The Paper Man
Published: May 12, 2015
A man with a papier mâché body and hair made of yarn attempts to break out of his protected, isolated, and stagnant life and escape to an unnamed city. On the bus, a one-eyed man steals his belongings. Caught in a scuffle, the paper man’s arm tears, and on his own for the first time, he faces the menace of rain, which could turn him to pulp. A mermaid lies dead on the sidewalk and an unemployed fur model who collects (and smells of) mushrooms takes him in. Even this strange world full of outsiders is, it turns out, a dangerous place for a man made of paper, forcing him into dependence on others, vulnerable to becoming their “project,” made and remade by them.
This is the somewhat surreal and dystopian premise of Gallagher Lawson’s The Paper Man, in which lines between life and art and art and politics are not always clear. Part Frankenstein, part Pinocchio, attracting comparisons to Kafka’s Metamorphosis, The Paper Man resembles magical realism in its pairing of fantastical elements with a matter-of-fact, even earnest, tone. Michael, once human but rebuilt and reanimated by his artist father after an accident, evolves in the course of the story from creator to creation to creator again, constantly blurring life and art. Originally named Michaelangelo, becoming an objectified outsider fixed up, torn down, and re-created again by others, he is renamed David. Then, gradually if uneasily and somewhat horrifyingly, he triumphs over his own creation, Adam.
In an often nightmarish narrative in which every element feels representational, a stand-in for something else, a Symbol with a capital S, thematic with a capital T, there are moments that I wished Lawson had followed the advice of Michael’s sadistic childhood friend Mischa: “Stop thinking and feeling so much and just do your art.” But ultimately, this is a compelling story that sticks with the reader, examining art and its creation from a dizzying variety of angles and raising fascinating questions about ownership, celebrity, autonomy, the limits of self, and the essence of our humanity.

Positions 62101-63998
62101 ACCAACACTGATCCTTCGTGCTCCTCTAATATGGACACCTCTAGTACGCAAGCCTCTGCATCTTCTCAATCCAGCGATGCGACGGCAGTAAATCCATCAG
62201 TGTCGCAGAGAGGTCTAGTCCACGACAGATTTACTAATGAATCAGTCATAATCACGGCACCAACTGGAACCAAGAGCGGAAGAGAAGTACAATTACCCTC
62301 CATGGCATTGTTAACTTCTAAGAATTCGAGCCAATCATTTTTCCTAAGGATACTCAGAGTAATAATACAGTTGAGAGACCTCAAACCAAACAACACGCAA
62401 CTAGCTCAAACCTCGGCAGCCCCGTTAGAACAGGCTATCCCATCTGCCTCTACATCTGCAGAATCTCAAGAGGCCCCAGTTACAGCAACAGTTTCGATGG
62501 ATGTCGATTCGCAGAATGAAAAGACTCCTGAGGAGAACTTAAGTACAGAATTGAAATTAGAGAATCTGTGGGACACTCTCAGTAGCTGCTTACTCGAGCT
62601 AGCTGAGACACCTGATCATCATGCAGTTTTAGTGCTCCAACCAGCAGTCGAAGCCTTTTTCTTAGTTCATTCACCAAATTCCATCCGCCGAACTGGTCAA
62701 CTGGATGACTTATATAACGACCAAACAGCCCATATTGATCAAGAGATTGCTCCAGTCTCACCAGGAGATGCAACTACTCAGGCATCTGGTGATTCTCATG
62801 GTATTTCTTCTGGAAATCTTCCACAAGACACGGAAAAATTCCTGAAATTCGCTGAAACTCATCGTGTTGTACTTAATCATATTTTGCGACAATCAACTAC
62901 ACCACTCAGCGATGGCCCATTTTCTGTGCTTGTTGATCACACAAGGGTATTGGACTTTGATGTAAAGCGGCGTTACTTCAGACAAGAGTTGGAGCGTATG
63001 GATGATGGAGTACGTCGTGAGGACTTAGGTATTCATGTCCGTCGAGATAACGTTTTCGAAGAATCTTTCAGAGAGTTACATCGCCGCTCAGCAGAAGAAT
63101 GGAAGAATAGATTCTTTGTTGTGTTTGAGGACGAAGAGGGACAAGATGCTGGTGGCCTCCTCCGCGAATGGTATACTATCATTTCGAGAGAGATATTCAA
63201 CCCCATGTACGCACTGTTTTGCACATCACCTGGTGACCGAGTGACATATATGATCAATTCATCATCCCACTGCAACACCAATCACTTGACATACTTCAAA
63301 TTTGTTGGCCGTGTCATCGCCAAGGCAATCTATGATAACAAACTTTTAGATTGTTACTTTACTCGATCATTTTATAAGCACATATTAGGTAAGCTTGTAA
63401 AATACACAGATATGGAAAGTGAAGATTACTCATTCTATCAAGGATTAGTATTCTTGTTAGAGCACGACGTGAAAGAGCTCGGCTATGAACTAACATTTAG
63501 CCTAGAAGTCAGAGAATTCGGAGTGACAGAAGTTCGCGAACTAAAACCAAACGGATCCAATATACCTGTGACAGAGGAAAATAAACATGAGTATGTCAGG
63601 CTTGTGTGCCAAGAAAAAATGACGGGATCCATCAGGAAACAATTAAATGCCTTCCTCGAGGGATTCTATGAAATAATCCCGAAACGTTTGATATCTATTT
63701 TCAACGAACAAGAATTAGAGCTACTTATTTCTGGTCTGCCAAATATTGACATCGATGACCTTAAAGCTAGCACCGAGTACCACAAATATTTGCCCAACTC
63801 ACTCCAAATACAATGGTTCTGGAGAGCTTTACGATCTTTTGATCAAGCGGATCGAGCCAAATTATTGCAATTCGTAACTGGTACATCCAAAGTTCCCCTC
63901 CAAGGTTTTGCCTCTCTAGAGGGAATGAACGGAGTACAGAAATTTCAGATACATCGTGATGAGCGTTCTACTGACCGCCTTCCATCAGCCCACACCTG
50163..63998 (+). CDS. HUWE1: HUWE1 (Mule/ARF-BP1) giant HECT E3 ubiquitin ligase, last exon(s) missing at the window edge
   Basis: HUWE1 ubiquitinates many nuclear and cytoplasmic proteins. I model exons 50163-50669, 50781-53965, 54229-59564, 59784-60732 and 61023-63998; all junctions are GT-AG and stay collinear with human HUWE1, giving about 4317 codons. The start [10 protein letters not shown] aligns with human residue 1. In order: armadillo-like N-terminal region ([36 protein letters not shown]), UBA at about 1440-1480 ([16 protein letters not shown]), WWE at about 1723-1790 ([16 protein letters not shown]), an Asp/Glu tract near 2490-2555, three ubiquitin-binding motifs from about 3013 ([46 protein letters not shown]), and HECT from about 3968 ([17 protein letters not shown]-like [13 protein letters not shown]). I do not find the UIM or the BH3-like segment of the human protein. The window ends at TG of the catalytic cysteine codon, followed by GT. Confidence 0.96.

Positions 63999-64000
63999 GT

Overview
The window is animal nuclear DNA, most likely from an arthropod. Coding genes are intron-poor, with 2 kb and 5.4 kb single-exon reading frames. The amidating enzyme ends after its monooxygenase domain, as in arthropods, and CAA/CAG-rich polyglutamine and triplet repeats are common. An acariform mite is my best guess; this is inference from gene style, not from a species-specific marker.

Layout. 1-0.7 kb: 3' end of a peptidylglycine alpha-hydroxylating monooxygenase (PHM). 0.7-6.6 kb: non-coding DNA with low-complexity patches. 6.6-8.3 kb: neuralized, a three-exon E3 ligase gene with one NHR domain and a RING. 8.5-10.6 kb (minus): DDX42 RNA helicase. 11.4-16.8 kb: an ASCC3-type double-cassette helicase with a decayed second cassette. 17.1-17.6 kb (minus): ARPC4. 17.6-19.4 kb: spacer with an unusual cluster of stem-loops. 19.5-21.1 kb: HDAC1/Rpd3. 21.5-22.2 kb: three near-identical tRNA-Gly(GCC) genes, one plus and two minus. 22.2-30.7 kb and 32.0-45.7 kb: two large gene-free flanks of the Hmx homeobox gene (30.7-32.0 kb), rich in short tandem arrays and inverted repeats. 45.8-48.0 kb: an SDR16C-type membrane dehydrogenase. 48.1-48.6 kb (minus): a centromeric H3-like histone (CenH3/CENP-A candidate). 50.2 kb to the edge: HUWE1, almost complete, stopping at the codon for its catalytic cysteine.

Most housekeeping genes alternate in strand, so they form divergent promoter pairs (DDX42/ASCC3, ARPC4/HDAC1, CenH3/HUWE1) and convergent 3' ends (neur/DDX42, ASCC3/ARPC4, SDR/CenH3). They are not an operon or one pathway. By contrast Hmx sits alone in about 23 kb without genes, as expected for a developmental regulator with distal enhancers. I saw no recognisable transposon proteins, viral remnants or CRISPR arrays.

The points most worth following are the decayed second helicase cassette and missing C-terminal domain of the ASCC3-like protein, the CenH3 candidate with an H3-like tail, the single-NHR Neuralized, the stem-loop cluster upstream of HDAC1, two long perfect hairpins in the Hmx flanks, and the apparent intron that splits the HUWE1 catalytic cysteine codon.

Lawson’s dark vision proves both intriguing and disturbing, partially summed up when one
character says to another, “Creativity is nothing more than transferring emotions, mostly
anxiety and fear, to the outside world.” But, of course, ultimately it is more than that. This is an unusual story about art’s costs and its capacity for exploitation, political influence, and profound change–and for its ability, finally, to humanize.
Nancy McCabe is the author of four memoirs, most recently From Little Houses to Little Women: Revisiting a Literary Childhood. Her creative nonfiction has appeared in Prairie Schooner, Gulf Coast, Fourth Genre, Newsweek, and many other magazines, won a Pushcart, and six times made the notable lists of Houghton Mifflin Best American anthologies.